The 1970s saw a hardening in general attitudes towards the Public Service, part of a wider unravelling of New Zealand’s post war consensus. Following Labour’s victory in 1972, it was immediately evident, too, there would be tensions in the Kirk administration’s relationship with the service.

Speaking of the Public Service, incoming Prime Minister Norman Kirk said ‘the virus of empire building lies dormant in every vein...’ 25 He criticised departmental spokespeople commenting on behalf of the government as part of a new trend towards public relations. He was tired of reading of the views of people ‘paid to serve being expressed as if they were elected to govern.’ 26

Like the incoming Labour government of 1935, the Kirk administration was suspicious of a service it saw as unreceptive to Labour ideas. Inside Labour’s ranks was a generation of younger parliamentarians intent on reforming the State, especially what they saw as its costly and seemingly unaccountable trading organisations.

One was former accountant and businessman Roger Douglas. As housing Minister, Douglas led a cabinet management audit group carrying out efficiency checks on departments, assisted by a high-powered team led by a former private sector CEO. 27 Labour MP Mike Moore, too, articulated disenchantment with the bureaucracy. He asked what would happen if ‘departments were graded in terms of efficiency from one to 20’. 28

The SSC, too, came under attack from within the ranks of the bureaucracy. Government Statistician Jack Lewin, a critic from the 1940s when he was PSA chair, accused the commission of ‘not coping’ with its expanded role. He pointed to a high turnover of commissioners and deputies since 1962. 29

Lewin aimed his most damning criticism at the ‘College of Cardinals’ panel for appointing permanent heads. He compared it to ‘a pin-up poll’. 30 Political scientist Judith Aitken (Women’s Affairs chief executive from 1988) had earlier called the system ‘appointments for the boys by the boys’. 31

When it came time to replace Lythgoe in 1974, Labour went outside the Public Service, as it had with Dick Campbell in 1946. Former Otago University vice-chancellor and distinguished scientist Robin Williams took over.

The mid-1970s are remembered for spiralling inflation, oil shocks and growing unemployment. The end of the post war boom also fuelled resentment towards ‘the army’ of public servants, their secure jobs and ‘perks’. In 1975, the NZ Listener said that jibing at the Public Service was ‘a national pastime’, noting numbers in the wider State Services comprised close to a quarter of the national work force. 32  The incoming Muldoon administration of 1975 imposed a freeze on new staff, a measure Williams termed a ‘sinking lid’. National MP Norman Jones, however, described the Public Service as a ‘sacred cow’ that needed to be slaughtered. 33 The NZ Herald said that public servants in 1975 enjoyed ‘superannuation schemes, very cheap housing finance, cut rates on purchases ranging from liquor to cars and ample holiday and sick leave.’ 34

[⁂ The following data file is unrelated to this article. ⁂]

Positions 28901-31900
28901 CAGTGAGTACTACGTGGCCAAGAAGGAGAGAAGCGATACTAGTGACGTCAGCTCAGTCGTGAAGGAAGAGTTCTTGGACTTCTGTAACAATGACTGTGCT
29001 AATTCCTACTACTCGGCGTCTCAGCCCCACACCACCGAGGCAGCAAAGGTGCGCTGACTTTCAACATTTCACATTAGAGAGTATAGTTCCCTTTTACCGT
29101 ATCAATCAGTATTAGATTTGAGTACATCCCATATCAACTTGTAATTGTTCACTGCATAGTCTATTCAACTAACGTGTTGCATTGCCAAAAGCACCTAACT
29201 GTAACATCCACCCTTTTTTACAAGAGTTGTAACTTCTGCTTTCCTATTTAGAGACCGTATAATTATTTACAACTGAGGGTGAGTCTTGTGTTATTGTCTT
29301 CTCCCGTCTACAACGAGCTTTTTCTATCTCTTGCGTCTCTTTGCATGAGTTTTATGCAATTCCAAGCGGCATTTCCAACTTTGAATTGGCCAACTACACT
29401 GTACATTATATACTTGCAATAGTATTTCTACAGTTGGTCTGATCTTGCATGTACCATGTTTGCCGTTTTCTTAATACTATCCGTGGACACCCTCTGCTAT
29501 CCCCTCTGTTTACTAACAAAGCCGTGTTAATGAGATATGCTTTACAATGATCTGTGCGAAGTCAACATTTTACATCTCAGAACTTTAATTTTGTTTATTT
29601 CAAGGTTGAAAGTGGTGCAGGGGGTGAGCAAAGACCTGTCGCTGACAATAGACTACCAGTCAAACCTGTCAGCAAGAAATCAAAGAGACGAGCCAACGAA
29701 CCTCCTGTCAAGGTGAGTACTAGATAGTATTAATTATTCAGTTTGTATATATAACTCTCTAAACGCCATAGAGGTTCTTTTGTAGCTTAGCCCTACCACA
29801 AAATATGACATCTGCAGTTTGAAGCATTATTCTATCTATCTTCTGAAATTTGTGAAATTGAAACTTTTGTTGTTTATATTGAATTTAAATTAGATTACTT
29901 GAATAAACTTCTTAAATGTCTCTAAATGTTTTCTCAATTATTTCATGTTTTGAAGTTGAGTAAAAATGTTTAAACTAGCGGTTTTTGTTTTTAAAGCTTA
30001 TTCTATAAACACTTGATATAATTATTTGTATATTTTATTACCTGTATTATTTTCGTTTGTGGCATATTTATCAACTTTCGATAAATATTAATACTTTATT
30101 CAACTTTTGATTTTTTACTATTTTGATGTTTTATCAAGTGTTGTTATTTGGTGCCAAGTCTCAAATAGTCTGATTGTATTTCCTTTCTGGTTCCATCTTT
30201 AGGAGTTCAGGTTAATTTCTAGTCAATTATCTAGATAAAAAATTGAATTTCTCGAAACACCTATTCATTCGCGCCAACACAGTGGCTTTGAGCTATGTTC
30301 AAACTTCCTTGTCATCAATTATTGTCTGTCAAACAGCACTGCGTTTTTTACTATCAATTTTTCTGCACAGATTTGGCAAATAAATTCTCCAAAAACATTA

Working conditions continued to improve. In 1975, flexible working hours, known as glide time, were introduced across departments. As Roger Hall’s massively successful play, Glide Time, made its debut a year later, glide time became a byword for lax and inefficient departmental work practices.

The play’s satirical portrayal of life in a fictitious Department of Administrative Affairs would inflame, even entrench, prejudice against public servants, particularly after Glide Time (and its successors) was made into a TV series in the 1980s.

If still something of a novelty, computers were streamlining departmental paperwork (and threatening typing pools) by the late 1970s. Computing services, centralised and controlled, were established at this time as the Computer Services Division within SSC. (By the mid 1980s, the CSD was a standalone agency; then it was corporatised, privatised and sold off.)

By the early 1980s, the Public Service acknowledged a Māori resurgence that had quickened after the 1975 Land March and passage of law setting up the Waitangi Tribunal, giving the Treaty explicit legal recognition. In 1982, SSC hosted a meeting at Waahi marae in Huntly, to explore ways to recruit more Māori and Pasifika staff. A Māori development unit was later established in SSC.

Williams worked to improve the prospects of female staff, encouraging them into occupational classes that was once exclusively male and removing discrimination from job advertisements. In 1977, laws were passed extending maternity leave and protecting the jobs of those taking it.

But the first woman commissioner, Margaret Bazley, was not appointed until 1984.

In 1981, William’s deputy Mervyn Probine, a former Department of Scientific and Industrial Research (DSIR) scientist and administrator, replaced him. The gentlemanly Probine had joined SSC in 1979. As the 1981 election loomed, a rugby tour by the South African team divided the country. Probine cautioned staff against leaking confidential information that might embarrass the Muldoon administration.

Passage in 1982 of an Official Information Act would serve to open government departments up to public scrutiny. The message given to staff was that ‘information is only withheld if there is a good reason for doing so’. 35

When Labour won the 1984 election, Probine remained as Chairman State Services Commission. But the radical reform of the State sector that was about to unfold, as part of Labour’s far-reaching reshaping of the State, would be left to a successor.

25:  NZ Listener, 23 August 1975.

26:  Dominion, 3 April 1973.

27:  Auckland Star, 21 December 1974.

28:  NZ Herald, 23 February 1974.

29:  Press, 25 February 1972.

30:  Ibid.

31:  Evening Post, 11 October 1980.

32:  NZ Listener, 23 August 1975.

33:  Auckland Star, 4 July 1976.

34:  NZ Herald, 2 December 1976.

35:  Henderson, p 337.